The Crusades and the Expansion of Catholic Christendom, 1000-1714 is a fascinating and accessible survey that places the medieval Crusades in their European context, and examines, for the first time, their impact on European expansion. Taking a unique approach that focuses on the motivation behind the Crusades, John France chronologically examines the whole crusading movement, from the development of a ‘crusading impulse’ in the eleventh century through to an examination of the relationship between the Crusades and the imperialist imperatives of the early modern period. France provides a detailed examination of the first Crusade, the expansion and climax of crusading during the twelfth and thirteenth centuries and the failure and fragmentation of such practices in the fourteenth and fifteenth centuries. Concluding with an assessment of the influence of the Crusades across history, and replete with illustrations, maps, timelines, guides for further reading, and a detailed list of rulers across Europe and the Muslim world, this study provides students with an essential guide to a central aspect of medieval history.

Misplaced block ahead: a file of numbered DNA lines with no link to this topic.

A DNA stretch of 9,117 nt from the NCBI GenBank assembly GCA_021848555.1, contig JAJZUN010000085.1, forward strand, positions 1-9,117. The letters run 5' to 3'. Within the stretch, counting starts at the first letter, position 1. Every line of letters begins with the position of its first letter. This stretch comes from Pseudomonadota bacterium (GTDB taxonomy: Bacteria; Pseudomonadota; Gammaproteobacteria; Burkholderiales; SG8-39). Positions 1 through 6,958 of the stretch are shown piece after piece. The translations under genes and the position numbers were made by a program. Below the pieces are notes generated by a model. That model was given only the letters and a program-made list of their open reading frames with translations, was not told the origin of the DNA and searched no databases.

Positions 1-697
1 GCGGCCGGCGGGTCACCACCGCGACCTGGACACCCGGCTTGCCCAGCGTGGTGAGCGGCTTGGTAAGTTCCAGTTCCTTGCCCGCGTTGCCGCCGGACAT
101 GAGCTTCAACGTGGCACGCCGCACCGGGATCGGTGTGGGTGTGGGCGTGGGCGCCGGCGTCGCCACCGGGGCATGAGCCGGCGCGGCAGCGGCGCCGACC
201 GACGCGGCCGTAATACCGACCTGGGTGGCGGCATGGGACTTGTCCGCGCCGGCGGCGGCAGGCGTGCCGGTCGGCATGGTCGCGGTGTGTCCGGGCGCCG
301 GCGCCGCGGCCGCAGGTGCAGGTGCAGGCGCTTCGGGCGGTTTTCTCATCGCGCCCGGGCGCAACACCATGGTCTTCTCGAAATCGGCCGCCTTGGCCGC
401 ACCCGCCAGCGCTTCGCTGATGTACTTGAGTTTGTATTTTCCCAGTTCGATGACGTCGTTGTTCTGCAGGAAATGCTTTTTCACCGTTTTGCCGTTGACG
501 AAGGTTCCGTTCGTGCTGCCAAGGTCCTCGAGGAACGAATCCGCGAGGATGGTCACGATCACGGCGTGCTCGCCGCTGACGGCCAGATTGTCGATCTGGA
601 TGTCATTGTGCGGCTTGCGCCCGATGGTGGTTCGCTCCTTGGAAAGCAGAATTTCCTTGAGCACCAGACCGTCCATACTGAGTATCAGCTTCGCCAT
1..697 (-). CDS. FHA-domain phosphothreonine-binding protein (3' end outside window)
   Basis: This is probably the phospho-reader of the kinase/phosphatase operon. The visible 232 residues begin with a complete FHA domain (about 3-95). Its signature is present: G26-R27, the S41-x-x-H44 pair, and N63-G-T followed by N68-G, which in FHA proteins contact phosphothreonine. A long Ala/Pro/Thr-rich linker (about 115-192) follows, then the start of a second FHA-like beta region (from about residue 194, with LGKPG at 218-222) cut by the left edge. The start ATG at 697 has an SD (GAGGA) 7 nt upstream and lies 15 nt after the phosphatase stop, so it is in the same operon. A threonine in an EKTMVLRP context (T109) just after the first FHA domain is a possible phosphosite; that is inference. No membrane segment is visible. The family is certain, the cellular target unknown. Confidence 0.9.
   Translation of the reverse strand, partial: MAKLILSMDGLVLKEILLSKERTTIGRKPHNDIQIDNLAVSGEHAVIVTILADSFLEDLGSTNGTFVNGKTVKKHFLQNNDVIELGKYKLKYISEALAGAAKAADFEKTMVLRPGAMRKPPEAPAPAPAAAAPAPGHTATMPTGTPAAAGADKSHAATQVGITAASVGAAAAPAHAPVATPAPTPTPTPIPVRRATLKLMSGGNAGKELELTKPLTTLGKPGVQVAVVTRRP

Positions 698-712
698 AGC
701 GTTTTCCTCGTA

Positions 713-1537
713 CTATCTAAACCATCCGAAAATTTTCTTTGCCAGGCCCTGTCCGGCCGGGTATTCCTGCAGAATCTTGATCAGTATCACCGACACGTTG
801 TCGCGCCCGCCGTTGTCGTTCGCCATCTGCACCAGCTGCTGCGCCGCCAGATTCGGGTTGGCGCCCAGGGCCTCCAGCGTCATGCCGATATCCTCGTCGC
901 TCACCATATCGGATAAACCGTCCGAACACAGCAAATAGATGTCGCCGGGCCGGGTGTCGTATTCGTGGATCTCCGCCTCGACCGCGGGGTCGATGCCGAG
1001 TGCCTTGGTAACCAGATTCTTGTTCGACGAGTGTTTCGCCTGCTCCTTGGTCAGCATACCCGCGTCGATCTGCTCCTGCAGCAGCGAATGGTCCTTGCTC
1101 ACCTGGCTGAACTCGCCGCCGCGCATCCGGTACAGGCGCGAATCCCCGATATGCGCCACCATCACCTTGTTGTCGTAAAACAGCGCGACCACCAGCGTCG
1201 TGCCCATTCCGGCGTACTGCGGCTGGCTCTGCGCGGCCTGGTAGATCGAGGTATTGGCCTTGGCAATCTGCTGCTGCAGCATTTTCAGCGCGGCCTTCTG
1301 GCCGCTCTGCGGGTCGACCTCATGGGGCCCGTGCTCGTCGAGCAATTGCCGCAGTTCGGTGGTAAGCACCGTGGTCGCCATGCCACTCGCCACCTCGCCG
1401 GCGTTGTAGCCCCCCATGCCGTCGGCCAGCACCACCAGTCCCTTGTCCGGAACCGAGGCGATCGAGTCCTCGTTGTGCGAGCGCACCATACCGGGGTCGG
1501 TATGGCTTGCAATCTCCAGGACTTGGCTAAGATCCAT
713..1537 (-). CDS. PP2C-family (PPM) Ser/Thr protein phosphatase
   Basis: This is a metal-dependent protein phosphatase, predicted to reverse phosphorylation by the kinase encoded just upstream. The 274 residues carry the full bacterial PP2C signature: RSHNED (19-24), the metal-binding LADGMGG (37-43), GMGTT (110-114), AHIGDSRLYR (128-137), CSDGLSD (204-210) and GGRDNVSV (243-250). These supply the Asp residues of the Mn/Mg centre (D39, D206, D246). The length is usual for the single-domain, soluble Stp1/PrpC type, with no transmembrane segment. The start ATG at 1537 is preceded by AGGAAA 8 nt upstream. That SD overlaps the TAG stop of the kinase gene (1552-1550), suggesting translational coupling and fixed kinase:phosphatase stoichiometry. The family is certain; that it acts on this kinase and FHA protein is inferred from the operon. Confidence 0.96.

Why did Rome fall? Vicious barbarian invasions during the fifth century resulted in the cataclysmic end of the world's most powerful civilization, and a 'dark age' for its conquered peoples. Or did it? The dominant view of this period today is that the 'fall of Rome' was a largely peaceful transition to Germanic rule, and the start of a positive cultural transformation. Bryan Ward-Perkins encourages every reader to think again by reclaiming the drama and violence of the last days of the Roman world, and reminding us of the very real horrors of barbarian occupation. Attacking new sources with relish and making use of a range of contemporary archaeological evidence, he looks at both the wider explanations for the disintegration of the Roman world and also the consequences for the lives of everyday Romans, in a world of economic collapse, marauding barbarians, and the rise of a new religious orthodoxy. He also looks at how and why successive generations have understood this period differently, and why the story is still so significant today.